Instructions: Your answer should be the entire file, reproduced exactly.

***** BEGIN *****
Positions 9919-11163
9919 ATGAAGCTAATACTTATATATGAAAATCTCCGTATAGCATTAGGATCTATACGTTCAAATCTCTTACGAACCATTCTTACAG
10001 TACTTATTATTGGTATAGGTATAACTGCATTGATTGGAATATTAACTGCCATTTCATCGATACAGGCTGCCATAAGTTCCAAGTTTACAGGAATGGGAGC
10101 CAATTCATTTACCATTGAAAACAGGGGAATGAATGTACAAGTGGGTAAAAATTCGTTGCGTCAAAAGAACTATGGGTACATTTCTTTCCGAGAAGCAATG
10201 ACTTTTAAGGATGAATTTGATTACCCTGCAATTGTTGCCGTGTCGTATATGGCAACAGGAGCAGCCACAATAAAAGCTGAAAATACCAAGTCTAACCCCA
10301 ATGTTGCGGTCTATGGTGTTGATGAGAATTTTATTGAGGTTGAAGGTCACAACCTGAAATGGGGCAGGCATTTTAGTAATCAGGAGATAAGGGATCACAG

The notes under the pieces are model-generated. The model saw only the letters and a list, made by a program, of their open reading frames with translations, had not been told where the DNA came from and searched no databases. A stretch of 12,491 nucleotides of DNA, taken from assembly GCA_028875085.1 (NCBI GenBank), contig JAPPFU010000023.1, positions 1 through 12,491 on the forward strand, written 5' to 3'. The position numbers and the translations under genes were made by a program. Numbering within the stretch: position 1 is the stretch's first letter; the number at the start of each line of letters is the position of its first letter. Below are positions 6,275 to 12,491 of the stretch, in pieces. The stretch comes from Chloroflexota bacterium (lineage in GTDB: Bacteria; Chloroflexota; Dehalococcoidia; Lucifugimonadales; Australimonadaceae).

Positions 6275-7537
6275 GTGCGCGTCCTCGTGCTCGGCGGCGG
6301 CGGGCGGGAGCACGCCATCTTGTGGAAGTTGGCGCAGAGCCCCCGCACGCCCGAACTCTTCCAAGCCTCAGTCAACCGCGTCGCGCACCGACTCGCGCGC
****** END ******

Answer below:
Positions 9919-11163
9919 ATGAAGCTAATACTTATATATGAAAATCTCCGTATAGCATTAGGATCTATACGTTCAAATCTCTTACGAACCATTCTTACAG
10001 TACTTATTATTGGTATAGGTATAACTGCATTGATTGGAATATTAACTGCCATTTCATCGATACAGGCTGCCATAAGTTCCAAGTTTACAGGAATGGGAGC
10101 CAATTCATTTACCATTGAAAACAGGGGAATGAATGTACAAGTGGGTAAAAATTCGTTGCGTCAAAAGAACTATGGGTACATTTCTTTCCGAGAAGCAATG
10201 ACTTTTAAGGATGAATTTGATTACCCTGCAATTGTTGCCGTGTCGTATATGGCAACAGGAGCAGCCACAATAAAAGCTGAAAATACCAAGTCTAACCCCA
10301 ATGTTGCGGTCTATGGTGTTGATGAGAATTTTATTGAGGTTGAAGGTCACAACCTGAAATGGGGCAGGCATTTTAGTAATCAGGAGATAAGGGATCACAG

The notes under the pieces are model-generated. The model saw only the letters and a list, made by a program, of their open reading frames with translations, had not been told where the DNA came from and searched no databases. A stretch of 12,491 nucleotides of DNA, taken from assembly GCA_028875085.1 (NCBI GenBank), contig JAPPFU010000023.1, positions 1 through 12,491 on the forward strand, written 5' to 3'. The position numbers and the translations under genes were made by a program. Numbering within the stretch: position 1 is the stretch's first letter; the number at the start of each line of letters is the position of its first letter. Below are positions 6,275 to 12,491 of the stretch, in pieces. The stretch comes from Chloroflexota bacterium (lineage in GTDB: Bacteria; Chloroflexota; Dehalococcoidia; Lucifugimonadales; Australimonadaceae).

Positions 6275-7537
6275 GTGCGCGTCCTCGTGCTCGGCGGCGG
6301 CGGGCGGGAGCACGCCATCTTGTGGAAGTTGGCGCAGAGCCCCCGCACGCCCGAACTCTTCCAAGCCTCAGTCAACCGCGTCGCGCACCGACTCGCGCGC